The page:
Heart attack vs cardiac arrest

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The difference between a heart attack and a cardiac arrest can be explained when we have a basic understanding of how the heart works.

Heart Attack

The heart is a muscle and as such it has its very own blood supply that delivers oxygenated blood. This oxygenated blood is transported to the heart muscle via the coronary arteries. The basic diagram below shows some of the hearts many blood vessels.

Sometimes, for various reasons, there can be a blockage in one of these coronary arteries. If this occurs, then the heart muscle below the blockage stops getting this oxygenated blood and can start to die. This blockage causes aheart attack.


When someone is experiencing a heart attack, they may show signs and symptoms. If a person is exhibiting any of the below symptoms we need to seek medical attention.

Heart attack symptoms can include pain, pressure, heaviness or tightness in the person’s chest, throat, arms, neck, jaw or back. They may feel dizzy or light headed, experience shortness of breath, feel anxious, nauseous, sweaty, or just “not quite right”. These symptoms can be mild, moderate or severe, they can be short lived – 10 minutes, or they can get progressively worse.

If you suspect someone is having a heart attack you should call 000 as this is a medical emergency. The longer the heart is not getting oxygenated blood, the more damage that is occurring to the heart muscle.

If the emergency services send an ambulance or if you end up in the emergency room, diagnosis of a heart attack is relatively easy. The medical professionals will organize a blood test, an ECG, and possibly an angiogram (special x-ray of the coronary arteries). Once diagnosis is made, then treatment plans can be put into place.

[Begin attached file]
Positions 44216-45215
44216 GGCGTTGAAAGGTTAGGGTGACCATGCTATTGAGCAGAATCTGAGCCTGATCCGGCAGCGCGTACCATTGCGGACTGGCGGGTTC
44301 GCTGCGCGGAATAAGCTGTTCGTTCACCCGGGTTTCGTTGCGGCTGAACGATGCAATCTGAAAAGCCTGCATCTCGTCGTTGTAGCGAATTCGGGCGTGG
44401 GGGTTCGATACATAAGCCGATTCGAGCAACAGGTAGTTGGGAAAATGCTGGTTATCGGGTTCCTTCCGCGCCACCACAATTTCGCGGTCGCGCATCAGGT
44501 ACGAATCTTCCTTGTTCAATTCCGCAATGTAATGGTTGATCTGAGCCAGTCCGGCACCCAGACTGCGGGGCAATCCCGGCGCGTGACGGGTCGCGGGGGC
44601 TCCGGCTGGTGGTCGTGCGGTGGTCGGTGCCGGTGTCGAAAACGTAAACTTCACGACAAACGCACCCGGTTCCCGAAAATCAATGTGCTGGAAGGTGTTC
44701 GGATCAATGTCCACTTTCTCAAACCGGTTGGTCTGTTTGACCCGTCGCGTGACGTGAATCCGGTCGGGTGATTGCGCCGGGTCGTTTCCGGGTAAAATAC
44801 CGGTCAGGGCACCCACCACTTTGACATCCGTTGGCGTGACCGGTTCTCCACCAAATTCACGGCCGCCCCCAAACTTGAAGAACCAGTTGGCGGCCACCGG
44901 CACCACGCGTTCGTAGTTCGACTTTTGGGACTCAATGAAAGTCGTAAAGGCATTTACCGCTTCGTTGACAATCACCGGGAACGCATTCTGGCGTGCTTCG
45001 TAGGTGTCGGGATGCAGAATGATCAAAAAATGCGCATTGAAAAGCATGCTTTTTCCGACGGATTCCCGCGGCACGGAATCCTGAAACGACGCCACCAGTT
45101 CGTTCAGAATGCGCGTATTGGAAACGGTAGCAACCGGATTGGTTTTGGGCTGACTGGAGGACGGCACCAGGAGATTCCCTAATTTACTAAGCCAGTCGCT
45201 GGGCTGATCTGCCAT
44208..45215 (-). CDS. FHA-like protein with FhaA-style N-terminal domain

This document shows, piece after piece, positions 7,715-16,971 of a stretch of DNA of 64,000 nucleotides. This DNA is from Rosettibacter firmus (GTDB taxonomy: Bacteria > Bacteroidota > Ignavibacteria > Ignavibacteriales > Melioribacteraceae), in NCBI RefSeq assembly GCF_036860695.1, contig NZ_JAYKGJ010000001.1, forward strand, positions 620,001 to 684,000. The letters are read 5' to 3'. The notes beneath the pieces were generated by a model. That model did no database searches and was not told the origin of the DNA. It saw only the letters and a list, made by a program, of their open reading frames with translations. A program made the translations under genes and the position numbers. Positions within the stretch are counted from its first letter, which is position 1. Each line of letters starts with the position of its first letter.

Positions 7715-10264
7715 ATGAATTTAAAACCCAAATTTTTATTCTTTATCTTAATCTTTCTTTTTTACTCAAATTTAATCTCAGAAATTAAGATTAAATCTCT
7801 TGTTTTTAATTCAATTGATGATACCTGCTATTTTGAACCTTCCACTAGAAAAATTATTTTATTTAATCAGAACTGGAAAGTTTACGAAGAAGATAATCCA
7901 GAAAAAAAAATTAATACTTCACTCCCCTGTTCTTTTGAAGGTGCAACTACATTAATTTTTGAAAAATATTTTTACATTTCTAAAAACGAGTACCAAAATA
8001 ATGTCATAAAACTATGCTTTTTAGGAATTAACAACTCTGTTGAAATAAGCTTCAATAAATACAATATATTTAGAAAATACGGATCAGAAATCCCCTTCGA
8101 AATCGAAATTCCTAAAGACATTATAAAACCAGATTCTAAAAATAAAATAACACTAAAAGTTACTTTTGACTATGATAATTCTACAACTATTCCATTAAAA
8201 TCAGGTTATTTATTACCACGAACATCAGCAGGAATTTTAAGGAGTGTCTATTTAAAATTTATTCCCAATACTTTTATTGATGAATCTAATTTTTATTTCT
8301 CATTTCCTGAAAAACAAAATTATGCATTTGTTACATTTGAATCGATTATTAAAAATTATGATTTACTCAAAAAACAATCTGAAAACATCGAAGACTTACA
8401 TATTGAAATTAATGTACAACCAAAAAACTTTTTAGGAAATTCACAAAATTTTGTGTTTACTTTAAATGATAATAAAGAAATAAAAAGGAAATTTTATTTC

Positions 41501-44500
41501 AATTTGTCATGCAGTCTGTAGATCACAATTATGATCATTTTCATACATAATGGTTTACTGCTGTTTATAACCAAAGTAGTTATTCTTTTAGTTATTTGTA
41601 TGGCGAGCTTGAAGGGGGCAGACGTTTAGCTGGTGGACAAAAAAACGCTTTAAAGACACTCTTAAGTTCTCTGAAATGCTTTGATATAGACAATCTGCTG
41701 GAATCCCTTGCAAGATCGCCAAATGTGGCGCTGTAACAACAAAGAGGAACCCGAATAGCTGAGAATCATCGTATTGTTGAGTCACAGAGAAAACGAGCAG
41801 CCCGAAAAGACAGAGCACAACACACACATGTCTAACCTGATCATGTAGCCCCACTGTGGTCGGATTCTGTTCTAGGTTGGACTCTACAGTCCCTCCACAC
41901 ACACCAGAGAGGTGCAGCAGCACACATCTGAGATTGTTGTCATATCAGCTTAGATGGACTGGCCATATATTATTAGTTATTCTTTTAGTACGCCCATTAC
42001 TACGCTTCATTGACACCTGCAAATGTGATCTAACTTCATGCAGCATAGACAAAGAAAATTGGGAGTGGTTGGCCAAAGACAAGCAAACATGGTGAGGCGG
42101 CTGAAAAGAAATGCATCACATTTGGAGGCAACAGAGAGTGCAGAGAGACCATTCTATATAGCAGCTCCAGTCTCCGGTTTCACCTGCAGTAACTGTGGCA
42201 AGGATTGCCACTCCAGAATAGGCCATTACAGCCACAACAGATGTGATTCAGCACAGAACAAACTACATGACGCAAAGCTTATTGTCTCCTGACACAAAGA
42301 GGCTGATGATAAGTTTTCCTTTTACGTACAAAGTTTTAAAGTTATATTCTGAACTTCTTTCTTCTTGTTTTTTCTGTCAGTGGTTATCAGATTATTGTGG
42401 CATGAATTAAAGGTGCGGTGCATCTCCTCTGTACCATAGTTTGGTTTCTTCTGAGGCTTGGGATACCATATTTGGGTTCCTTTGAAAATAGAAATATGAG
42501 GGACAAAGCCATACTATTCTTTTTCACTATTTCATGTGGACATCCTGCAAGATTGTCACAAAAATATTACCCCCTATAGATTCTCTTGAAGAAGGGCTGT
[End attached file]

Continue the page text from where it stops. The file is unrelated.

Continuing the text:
Cardiac Arrest

If a heart attack is a plumbing issue, then a cardiac arrest can be described as an electrical issue. For the heart to contract, an electrical current runs across the heart muscle making it contract in a certain way. It starts at the top in the atriums, then down to the ventricles. When the muscle of the heart contracts, blood is pumped or pushed out around the body delivering oxygen and nutrients.

Cardiac arrest can occur when either the electrical supply stops sending any currents, or when it fires off erratically. The most common misfiring experienced is that of ventricular fibrillation. When the heart muscle is in fibrillation, it behaves like quivering jelly, and when this happens it is not pushing blood out into the body effectively.

Cardiac arrest is sudden; the person will collapse, stop breathing and have no heartbeat.


This is a medical emergency. Call 000, and then start CPR on the person. If you have access to a defibrillator, commonly called a defib machine or an AED, then get this ASAP, turn it on and then follow the voice prompts. Defibrillation is THE treatment for cardiac arrest. The best chance for survival from cardiac arrest show that the AED should be used within 4-6 minutes of the person going into cardiac arrest.

So in summary, a heart attack is a blockage in the coronary arteries (a plumbing issue), and a cardiac arrest is when the electrical supply of the heart misfires or stops (and electrical issue). Both are medical emergencies and need prompt emergency care.

2018-03-26T13:21:44+10:00 March 26th, 2018|First Aid Training|

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Jeroki First Aid provides Australia first aid training courses, CPR training, and emergency response training in Melbourne and Bendigo. Contact us today to book your first aid training or private onsite first aid training course.

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